Tuesday, 10 May 2011

Jail for cannabis user

CANNABIS user Darren Edge has been jailed after he breached a community order.
The order was put in place after Stoke-on-Trent Crown Court heard police found 41.1 grams of the class-B drug worth £175 and 19.4 grams worth £80 at the defendant's home in Dundee Road, Etruria, on October 22, 2009.
Joanne Wallbanks, mitigating, said Edge, aged 31, uses cannabis for pain relief but has reduced his intake.
Judge Robert Trevor-Jones re-sentenced Edge to five months in prison.
It doesn't sound like Mr Edge has harmed anyone due to his possession of cannabis or breach of the order - and in fact it may well be that he has little choice but you use cannabis to ease his pain .. so .. why has he been sent to prison - I cannot see how it can possibly be in the public interest and as Bob comments - at taxpayers expense


  1. Seems the this safe plant is so harmful we lock people away? Let the punishment fit the supposed crime?
    Thank you for highlighting this issue Alun!

  2. Sirs,

    I was shocked at the miscarriage of justice in the case against medicinal cannabis user Darren Edge who was recently sent to prison for 5 months by Judge Robert Trevor-Jones at Stoke-on-Trent Crown Court. ("Jail for cannabis user", The Sentinel, May 10th)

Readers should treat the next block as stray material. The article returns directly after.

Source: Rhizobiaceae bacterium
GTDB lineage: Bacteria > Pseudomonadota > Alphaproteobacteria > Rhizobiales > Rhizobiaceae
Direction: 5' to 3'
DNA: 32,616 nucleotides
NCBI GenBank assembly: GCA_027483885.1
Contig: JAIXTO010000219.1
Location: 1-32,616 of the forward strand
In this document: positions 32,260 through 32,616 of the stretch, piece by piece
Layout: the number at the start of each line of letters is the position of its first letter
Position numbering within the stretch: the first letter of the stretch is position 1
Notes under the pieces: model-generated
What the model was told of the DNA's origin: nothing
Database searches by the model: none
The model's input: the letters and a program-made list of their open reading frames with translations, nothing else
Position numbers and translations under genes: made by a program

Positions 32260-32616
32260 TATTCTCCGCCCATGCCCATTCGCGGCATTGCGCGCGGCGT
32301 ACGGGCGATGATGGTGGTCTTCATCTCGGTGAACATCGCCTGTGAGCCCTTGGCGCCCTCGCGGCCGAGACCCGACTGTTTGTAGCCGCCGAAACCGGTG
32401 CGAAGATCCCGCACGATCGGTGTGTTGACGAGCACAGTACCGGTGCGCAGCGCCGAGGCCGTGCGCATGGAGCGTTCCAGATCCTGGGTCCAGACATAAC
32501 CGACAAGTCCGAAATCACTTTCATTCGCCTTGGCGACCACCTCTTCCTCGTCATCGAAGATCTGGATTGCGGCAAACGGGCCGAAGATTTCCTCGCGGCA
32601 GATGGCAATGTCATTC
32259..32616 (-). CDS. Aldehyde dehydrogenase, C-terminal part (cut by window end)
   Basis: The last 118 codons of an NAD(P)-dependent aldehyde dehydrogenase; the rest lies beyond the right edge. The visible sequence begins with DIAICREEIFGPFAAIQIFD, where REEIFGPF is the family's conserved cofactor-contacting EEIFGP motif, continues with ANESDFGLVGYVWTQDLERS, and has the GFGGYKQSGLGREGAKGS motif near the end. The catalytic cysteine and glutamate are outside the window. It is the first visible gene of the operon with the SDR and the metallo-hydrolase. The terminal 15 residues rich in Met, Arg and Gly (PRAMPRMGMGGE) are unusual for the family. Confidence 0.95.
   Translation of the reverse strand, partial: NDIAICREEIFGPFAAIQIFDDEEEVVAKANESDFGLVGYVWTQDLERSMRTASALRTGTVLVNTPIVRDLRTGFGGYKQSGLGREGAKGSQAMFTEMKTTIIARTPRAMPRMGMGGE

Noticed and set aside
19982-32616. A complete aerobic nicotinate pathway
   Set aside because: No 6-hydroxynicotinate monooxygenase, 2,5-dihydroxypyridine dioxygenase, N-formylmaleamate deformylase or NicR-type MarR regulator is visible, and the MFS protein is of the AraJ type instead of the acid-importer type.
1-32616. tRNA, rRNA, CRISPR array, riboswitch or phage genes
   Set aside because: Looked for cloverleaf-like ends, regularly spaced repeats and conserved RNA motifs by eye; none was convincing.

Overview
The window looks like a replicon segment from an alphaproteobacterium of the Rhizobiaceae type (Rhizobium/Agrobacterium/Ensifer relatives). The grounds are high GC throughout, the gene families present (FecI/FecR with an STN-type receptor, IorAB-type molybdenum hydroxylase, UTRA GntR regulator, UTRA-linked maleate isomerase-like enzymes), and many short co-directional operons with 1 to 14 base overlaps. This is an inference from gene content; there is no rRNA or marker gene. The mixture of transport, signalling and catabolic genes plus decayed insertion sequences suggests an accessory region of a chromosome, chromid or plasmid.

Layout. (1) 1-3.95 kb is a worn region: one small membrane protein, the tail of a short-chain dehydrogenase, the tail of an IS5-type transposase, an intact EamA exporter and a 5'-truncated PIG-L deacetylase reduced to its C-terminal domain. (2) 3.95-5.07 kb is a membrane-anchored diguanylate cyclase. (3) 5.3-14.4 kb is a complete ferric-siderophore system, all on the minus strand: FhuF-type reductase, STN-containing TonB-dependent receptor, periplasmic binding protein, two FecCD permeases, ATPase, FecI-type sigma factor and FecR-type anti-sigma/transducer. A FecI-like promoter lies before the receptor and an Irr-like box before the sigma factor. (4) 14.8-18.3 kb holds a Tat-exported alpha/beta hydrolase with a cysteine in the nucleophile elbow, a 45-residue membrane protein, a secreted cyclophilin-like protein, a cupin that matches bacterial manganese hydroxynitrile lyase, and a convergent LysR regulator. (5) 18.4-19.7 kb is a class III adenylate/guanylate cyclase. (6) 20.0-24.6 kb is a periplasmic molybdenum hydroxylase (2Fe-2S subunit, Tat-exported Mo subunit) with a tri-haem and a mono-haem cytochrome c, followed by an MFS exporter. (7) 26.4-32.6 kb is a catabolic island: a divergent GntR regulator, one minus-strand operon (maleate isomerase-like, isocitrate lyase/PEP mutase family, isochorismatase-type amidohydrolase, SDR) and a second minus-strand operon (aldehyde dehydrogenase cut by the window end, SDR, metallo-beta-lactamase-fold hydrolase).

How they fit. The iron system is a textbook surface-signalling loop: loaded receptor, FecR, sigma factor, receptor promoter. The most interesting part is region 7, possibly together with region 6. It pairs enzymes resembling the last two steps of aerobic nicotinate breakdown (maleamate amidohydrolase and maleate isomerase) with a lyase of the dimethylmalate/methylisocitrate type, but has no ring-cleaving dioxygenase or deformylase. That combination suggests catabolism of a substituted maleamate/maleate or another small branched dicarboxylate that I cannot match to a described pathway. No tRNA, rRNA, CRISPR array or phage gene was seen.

Mr Edge apparently uses cannabis to relieve pain and many people in his position, being torn between choosing whether to surfer pain or break the law by using the cannabis plant, would choose the latter. Now he has been thrown into prison along with thieves and thugs and at public expense (hundreds of pounds per week). But did Mr Edge actually harm anyone? Did he do anything "wrong" except break an unjust law?

    Strange indeed, that both Court and Government refuse to acknowledge the pain-relieving and other beneficial properties of this plant that can easily and cheaply be grown at home, whilst the same Government allow a pharmaceutical company to extract the same chemicals from cannabis (dissolved in alcohol with a little peppermint for flavouring) - called "Sativex".

    Moreover, The Midlands Therapeutics Review & Advisory Committee has issued the first blanket ban in the UK for prescribing Sativex, claiming that there is inadequate evidence for the drug’s efficacy and safety. This flies in the face of the Medicines and Healthcare products Regulatory Agency's decision that the drug is both safe and effective- and where it is allowed, the NHS refuse to pay. ("Former church minister denied £6k-a-year MS drug by NHS", April 2, 2011)

    Our courts seem to be about law, yes, but what has happened to British Justice?

    Alun Buffry